Data mining Erowid to study drugs

Erowid has thousands of reviews of 100s of different drugs. So it should be possible to easily scrape these reports, and then use various text analysis methods on them to do things like: Clustering of drugs by similarity of experiences These should replicate the pharmacological descriptions, e.g deliriants should cluster together Ratings of overall pleasantness…

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Replies to Birney, Raff, Rutherford & Scally

Ewan Birney, Jennifer Raff, Adam Rutherford, Aylwyn Scally. Race, genetics and pseudoscience: an explainer. Ewan’s Blog: Bioinformatician at large. Additional remarks by Raff on her blog On Race, Genetics, and Pseudoscience Main thing of interest “Over the course of a year, we worked together on a statement that best reflects our consensus view of human…

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Media darling scientists

Being on Twitter you quickly run into some people calling themselves scientists, but who seem to not be doing much science at all and instead spending their time on politics and self-promotion, not to mention book sales. Some years ago, some economists did some numbers on this and came up with the Kardashian Index (original…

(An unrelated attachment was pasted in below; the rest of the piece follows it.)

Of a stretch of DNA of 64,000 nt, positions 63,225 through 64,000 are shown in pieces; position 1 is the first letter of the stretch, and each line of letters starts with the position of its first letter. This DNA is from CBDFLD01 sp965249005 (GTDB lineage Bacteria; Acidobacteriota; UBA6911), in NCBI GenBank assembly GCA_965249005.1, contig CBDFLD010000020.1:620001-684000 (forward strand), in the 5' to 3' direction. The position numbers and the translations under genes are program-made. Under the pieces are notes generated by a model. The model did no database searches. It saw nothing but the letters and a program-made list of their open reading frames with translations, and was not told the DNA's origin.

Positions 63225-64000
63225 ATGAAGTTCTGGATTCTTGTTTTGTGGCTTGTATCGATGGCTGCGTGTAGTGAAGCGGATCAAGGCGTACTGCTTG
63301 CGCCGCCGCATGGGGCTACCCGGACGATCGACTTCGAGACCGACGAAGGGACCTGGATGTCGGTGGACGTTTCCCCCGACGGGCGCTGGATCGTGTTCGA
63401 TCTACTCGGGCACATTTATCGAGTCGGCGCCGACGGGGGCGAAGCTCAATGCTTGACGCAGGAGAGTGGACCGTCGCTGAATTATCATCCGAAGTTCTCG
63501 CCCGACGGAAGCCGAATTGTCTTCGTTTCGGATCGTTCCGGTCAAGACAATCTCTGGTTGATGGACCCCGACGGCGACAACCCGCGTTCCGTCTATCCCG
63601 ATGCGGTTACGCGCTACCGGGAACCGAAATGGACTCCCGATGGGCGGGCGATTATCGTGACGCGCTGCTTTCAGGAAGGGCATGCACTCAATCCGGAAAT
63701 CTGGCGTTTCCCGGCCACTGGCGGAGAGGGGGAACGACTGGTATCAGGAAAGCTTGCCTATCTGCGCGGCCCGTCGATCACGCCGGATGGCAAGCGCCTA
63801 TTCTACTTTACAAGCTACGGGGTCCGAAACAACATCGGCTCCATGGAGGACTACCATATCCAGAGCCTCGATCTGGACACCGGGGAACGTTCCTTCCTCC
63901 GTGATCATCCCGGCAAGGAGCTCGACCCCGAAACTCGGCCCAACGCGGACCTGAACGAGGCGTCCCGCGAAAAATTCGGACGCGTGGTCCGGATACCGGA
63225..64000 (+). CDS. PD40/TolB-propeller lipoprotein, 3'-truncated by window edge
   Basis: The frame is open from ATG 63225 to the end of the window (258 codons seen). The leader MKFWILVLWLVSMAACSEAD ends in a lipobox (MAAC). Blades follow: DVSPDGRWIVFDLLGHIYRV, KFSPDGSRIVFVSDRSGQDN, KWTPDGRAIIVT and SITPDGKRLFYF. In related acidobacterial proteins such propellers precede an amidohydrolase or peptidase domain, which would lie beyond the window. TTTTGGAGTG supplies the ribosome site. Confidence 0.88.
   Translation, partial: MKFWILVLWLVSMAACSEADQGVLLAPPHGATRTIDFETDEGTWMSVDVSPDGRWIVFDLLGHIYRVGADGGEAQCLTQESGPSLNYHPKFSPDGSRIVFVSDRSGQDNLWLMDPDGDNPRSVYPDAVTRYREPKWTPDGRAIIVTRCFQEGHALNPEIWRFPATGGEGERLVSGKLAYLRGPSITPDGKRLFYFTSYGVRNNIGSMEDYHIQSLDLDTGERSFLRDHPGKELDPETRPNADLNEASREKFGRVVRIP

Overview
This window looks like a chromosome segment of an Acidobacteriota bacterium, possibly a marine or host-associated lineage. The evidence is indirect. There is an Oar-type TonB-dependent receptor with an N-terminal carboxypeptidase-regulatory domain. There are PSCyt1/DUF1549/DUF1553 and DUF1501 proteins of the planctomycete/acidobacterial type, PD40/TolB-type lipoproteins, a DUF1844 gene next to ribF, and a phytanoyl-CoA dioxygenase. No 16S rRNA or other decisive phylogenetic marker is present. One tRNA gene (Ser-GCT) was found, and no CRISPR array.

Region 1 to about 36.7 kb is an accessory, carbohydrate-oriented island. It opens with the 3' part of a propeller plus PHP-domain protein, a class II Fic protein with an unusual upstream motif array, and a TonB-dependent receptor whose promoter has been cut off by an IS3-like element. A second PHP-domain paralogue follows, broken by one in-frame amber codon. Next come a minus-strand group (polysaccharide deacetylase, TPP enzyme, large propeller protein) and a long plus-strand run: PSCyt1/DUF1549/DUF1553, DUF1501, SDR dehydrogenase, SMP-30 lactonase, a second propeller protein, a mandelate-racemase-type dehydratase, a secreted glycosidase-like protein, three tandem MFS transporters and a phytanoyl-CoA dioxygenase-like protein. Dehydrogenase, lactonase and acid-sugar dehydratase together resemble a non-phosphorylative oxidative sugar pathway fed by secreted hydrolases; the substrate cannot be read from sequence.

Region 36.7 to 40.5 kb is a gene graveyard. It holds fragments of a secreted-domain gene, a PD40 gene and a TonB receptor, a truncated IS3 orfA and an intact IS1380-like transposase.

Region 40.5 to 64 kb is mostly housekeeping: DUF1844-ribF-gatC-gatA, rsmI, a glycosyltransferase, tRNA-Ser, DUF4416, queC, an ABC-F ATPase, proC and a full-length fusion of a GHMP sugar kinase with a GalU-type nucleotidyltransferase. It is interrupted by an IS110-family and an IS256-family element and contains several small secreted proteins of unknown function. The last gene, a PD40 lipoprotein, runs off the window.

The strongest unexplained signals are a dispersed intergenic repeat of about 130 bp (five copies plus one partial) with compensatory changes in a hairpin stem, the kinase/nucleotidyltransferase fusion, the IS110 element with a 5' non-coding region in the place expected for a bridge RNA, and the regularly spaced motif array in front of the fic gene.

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Political bias in science: quotes from Gunnar Myrdal’s 1944 book

Gunnar Myrdal, who was Swedish, expresses an early version of the views the media repeat endlessly these days. To give some examples: White prejudice and discrimination keep the Negro low in standards of living, health, education, manners and morals. This, in its turn, gives support to white prejudice. White prejudice and Negro standards thus mutually…

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Scientific misconduct by ancestry/country

There’s a few studies on this already. This is a rare event/person situation, so sampling error is large and problematic (cf. discussion in esports paper). Ignoring this, we can draw some general conclusions by a quick literature survey. Oransky, I. (2018). Volunteer watchdogs pushed a small country up the rankings. Science. Based on data from…

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Time preferences and national IQ

Wang, M., Rieger, M. O., & Hens, T. (2016). How time preferences differ: Evidence from 53 countries. Journal of Economic Psychology, 52, 115-135. We present results from the first large-scale international survey on time preference, conducted in 53 countries. All countries exhibit hyperbolic discounting patterns, i.e., the immediate future is discounted more than far future….

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